A Technique to Represent and Generate Components in MDA/PIM for Automation [chapter]

Hyun Gi Min, Soo Dong Kim
2006 Lecture Notes in Computer Science  
Component-Based Development (CBD) is an effective approach to develop software effectively and economically through reuse of software components. Model Driven Architecture (MDA) is a new software development paradigm where software is generated by a series of model transformations. By combing essential features of CBD and MDA, both benefits of software reusability and development automation can be achieved in a single framework. In this paper, we propose a UML profile for specifying
more » ... sed design in MDA framework. The profile consists of UML extensions, notations, and related instructions to specify elements of CBD in MDA constructs. Once components are specified with our profile at the level of PIM, they can be automatically transformed into PSM and eventually source code implementation. Motivation MDA is a new software development paradigm where a model plays a key role in automatic software development [1] . It provides a systematic framework to understand, design, operate, and evolve all aspects of enterprise system, using engineering methods and tools. The framework is based on modeling different aspects and levels of abstraction of such systems, exploiting interrelationships between these models. A very common technique for achieving platform independence is to target a system model for a technology-neutral virtual machine. A model in PIM is reusable over different platforms. Hence, we regard PIM as neither executable unit nor implemented unit. PIM enables models to be traced and improves maintainability through modifying model and regeneration into PSM. CBD is another promising approach to develop software system effectively and economically through reuse of software components. Especially, domain-common components provide a common set of features and functions in a domain, so that application members can utilize the components by customizing the behavior with minimum effect.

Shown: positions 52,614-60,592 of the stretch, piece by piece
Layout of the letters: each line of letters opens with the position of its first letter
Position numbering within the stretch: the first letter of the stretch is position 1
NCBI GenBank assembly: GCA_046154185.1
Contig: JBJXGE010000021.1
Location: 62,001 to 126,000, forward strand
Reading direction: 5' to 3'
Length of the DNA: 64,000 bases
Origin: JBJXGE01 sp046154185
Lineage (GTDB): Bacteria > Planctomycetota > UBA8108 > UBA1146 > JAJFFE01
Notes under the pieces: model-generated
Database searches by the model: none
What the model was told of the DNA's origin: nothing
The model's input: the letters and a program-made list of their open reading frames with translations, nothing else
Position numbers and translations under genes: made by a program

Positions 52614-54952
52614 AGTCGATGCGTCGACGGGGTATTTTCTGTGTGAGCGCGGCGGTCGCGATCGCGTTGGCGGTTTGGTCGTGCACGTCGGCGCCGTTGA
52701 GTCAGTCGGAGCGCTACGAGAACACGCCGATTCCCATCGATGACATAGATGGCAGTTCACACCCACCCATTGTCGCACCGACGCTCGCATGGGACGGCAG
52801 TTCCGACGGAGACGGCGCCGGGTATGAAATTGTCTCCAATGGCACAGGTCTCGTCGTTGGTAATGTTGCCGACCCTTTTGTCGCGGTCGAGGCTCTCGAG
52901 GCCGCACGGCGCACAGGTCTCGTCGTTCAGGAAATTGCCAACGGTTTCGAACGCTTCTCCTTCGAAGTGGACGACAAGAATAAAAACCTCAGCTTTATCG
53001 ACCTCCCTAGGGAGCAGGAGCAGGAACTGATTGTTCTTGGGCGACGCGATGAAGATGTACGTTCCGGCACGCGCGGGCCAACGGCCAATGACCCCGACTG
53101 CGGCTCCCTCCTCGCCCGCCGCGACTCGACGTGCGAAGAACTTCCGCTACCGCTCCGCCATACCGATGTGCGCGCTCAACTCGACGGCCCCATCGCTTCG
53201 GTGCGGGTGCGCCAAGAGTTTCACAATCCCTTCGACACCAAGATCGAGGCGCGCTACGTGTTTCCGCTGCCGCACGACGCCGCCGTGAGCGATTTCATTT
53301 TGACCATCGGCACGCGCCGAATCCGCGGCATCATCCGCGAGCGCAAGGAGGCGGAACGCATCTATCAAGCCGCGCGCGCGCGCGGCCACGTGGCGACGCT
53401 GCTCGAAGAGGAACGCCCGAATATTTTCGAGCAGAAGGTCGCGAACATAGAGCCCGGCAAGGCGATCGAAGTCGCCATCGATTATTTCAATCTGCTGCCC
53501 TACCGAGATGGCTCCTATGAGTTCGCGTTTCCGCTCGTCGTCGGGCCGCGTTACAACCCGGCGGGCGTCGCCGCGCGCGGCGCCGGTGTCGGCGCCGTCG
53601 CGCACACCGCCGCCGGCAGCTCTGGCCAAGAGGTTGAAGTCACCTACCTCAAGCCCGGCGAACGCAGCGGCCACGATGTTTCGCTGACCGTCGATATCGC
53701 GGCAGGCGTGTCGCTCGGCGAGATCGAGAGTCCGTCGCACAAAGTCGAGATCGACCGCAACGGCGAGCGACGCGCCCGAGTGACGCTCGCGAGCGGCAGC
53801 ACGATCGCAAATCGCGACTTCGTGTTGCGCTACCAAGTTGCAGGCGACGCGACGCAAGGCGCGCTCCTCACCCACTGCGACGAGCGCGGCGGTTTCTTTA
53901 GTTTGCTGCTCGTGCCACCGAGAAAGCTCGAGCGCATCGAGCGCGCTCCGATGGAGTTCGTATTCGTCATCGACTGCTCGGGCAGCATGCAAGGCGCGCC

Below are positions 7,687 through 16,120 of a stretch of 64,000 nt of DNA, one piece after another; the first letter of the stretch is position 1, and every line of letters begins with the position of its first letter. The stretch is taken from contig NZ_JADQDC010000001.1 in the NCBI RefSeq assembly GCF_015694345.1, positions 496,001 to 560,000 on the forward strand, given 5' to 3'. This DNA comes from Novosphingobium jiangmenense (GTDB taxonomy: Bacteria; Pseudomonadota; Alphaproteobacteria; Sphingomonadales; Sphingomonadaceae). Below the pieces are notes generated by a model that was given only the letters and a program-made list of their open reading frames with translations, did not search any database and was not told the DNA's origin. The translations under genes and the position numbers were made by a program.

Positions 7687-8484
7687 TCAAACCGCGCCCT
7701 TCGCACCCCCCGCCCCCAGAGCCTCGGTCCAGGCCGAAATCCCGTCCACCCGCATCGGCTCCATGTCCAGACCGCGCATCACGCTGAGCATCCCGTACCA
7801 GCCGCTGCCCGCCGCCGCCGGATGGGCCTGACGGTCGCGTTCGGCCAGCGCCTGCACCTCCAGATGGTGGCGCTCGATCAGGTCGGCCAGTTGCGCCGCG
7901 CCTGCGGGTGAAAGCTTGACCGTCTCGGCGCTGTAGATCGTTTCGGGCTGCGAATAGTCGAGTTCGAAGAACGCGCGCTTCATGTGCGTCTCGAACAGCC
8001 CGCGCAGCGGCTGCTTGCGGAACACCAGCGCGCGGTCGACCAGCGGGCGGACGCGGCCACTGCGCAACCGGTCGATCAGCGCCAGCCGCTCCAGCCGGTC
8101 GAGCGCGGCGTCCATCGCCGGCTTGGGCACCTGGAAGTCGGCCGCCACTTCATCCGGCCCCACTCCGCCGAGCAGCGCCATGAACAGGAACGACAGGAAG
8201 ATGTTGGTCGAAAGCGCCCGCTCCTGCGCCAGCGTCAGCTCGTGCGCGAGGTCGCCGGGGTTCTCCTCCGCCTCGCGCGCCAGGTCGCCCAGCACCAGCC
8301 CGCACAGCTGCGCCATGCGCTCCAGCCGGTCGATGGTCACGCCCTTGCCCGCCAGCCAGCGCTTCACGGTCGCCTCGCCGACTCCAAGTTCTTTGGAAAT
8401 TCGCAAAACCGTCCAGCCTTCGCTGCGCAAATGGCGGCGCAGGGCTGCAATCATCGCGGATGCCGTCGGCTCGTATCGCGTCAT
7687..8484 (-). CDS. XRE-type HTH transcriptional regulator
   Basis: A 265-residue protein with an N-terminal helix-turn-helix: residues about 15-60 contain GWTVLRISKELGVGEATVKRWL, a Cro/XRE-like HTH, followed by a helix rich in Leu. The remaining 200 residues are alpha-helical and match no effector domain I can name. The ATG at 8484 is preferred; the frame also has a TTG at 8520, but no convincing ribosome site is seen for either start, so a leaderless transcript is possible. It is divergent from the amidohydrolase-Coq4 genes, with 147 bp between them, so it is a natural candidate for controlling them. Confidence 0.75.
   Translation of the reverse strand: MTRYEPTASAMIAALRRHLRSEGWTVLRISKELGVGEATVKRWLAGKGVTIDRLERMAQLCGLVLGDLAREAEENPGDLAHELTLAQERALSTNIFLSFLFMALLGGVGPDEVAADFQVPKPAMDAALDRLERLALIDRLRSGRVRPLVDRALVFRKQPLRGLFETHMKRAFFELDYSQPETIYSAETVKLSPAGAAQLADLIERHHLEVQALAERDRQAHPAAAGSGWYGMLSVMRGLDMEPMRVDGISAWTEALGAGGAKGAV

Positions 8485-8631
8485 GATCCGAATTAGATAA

doi:10.1007/11693017_22 fatcat:d24imjnj4fherniistm3thia4y